An Exploration of Older Beaujolais

Posted by | Posted in Wine Education | Posted on 09-15-2014

1998 Domaine J. Chamonard Morgon Le Clos de Lys. Beautifully aged Beaujolais.

1998 Domaine J. Chamonard Morgon Le Clos de Lys. Gracefully aged Beaujolais.

I adore Beaujolais. It has elegance, freshness, purity of fruit, and invigorating acidity, all with a slight touch of earthiness. When served slightly chilled, a glass of Beaujolais makes the perfect companion to a summer meal. It’s sippable and gulpable.

Among the wine press, it’s not unusual to find praises for Beaujolais and recently even for aged Beaujolais. In July’s Grape Collective article, David wrote that Beaujolais was one of the greatest secrets in wine. In the FT’s “Aged Beaujolais,” Jancis wrote that leading producers in the region were making “serious wine” and that Bojo, has been seriously underpriced for years.

Given my adoration for younger Beaujolais, I have been curious about older vintages and whether they can be as alluring at similarly great values. To test this, I first attended a vertical seminar at David Bouley Test Kitchen with Georges Dubouef, which included  the newly released 2013’s, as well as wines going back to the 2005 & 2009 vintages.

The good news was that the younger Cru wines represented fantastic values and provided all the liveliness and freshness that you’d expect. They were friendly, pleasurable pours. With most selling below $25 SRP, these wines are reliably good buys. The Georges Duboeuf Morgon Jean E. Descombes 2013 was perfumed with violets and juicy raspberry. The 2013 Julienas Chateau des Capitans was racy with deeper blue fruit and spice. The Moulin-a-Vent 2013 was reminiscent of mint, tea, and licorice.

The bad news is that I was disappointed by the older vintages. Expectedly, they’d lost the fruit and vigor of the younger examples, but sadly there was nothing left to replace it. I found the wines were one-dimensional and tired, even at just four or five years old.

RECOMMENDED PRODUCERS FOR AGE-WORTHY BEAUJOLAISBeaujolais from Jean-Paul Brun, Louis Claude Desvignes, Paul Janin, Clos de la Roilette Cuvee Tardive are aging extremely well. Foillard Morgon Cote de Py also ages pretty well, while maybe being for the medium term.” – Arnaud Tronche

However, while some examples of Beaujolais should (in my opinion) be consumed within a couple years, this certainly isn’t a blanket rule. I recently picked up a 1998 Domaine J. Chamonard Morgon Le Clos de Lys from Frankly Wines in Tribeca. At $50/bottle, it isn’t cheap, but it was what I’d hoped to find in an older gamay. Texturally light, but with depth; structured with layers of dried herbs, earth, and spice. The ’98 vintage can also be found at Gramercy Tavern and sells for $95, which isn’t bad for a well-made, 16 year old wine.

A few other restaurants in NYC also (deliberately) carry a range of vintages out of Beaujolais. I asked Arnaud Tronche of Racines and Patrick Cappiello of Pearl & Ash about the role of Beaujolais on their wine lists and their thoughts on older Bojo. The takeaway is to enjoy younger Cru Beaujolais with abandon. And when you can find them, snatch up older examples from select producers and/or try cellaring a few of their younger bottles. See below for Arnaud and Patrick’s thoughts.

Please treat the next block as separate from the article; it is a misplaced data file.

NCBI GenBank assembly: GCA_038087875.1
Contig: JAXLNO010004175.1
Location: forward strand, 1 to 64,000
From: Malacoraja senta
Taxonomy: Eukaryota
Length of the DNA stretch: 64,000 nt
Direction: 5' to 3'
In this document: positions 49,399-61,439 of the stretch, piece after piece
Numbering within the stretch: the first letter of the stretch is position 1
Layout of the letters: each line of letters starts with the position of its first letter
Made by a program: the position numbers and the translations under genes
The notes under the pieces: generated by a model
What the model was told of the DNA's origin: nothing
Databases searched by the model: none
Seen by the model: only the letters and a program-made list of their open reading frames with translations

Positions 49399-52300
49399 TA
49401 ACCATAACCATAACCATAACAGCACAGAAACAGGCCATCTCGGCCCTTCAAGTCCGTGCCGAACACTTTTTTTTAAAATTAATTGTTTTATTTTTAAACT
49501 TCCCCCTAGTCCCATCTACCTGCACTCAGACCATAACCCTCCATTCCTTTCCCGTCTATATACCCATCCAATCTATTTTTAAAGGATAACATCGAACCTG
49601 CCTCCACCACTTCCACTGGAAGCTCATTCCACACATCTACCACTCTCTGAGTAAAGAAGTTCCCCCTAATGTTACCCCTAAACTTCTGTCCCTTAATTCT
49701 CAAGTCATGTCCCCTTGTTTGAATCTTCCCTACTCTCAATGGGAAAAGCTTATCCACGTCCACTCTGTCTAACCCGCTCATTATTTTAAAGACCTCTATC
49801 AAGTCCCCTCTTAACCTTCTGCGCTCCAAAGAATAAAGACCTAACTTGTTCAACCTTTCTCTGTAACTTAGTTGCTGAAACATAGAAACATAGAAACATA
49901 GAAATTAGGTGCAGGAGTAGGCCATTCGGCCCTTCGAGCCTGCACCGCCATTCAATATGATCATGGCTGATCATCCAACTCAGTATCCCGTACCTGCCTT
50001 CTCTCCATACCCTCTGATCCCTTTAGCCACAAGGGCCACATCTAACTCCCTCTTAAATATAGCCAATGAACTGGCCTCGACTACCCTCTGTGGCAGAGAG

More generally, what do you like about Beaujolais and what role does the wine play on your list?

Arnaud: Beaujolais is just like Burgundy for me – when people want to drink red wine, but have a delicate dish or have fish. You need wines with light tannins and Bojo is just perfect for that, while offering plenty of fruit. It’s also great because while Beaujolais can be a nice everyday wine, something that you drink without too much thinking, you also have pretty serious ones (Foillard, Roilette, etc.) and you can’t beat the value they offer. You need good wines are every price point and Beaujolais helps me to offer that in that $30-$50 range.

Patrick: I think Beaujolais at the Cru level can be a great companion for food. One of my favorite pairings is with a simple roast chicken. On the wine list they are enjoyed by the geekier customer and anyone looking for a light fresh red.

Thoughts on drinking older Beaujolais? How old have you tasted and how did it hold up?

Arnaud: The serious Cru made by great producers age very well. The way the winemakers vinify also impact the longevity. I believe the producers with a traditional vinification are making wines that can age longer versus the ones with carbonic which are probably for the short to medium term. I think, a very good Beaujolais ages like a Burgundy and you get those earthy, cherry and floral notes. They will probably be a little lighter and less structured but their flavor profile will be quite close to pinot noir. I had the chance to drink a 1976 and 1978 Brouilly which were just amazing wines and you would have thought this was a Grand Cru Burgundy. Brouilly, Fleurie, and Morgon are probably the Crus I would age the longest, but it’s hard to generalize obviously.

Patrick: I’ve had a few wines from the mid 90’s. They are always very interesting, mainly based on the rarity as few people cellar the wines for long. As a base rule, I think most Cru Beaujolais provide optimal enjoyment for the first 10 years.

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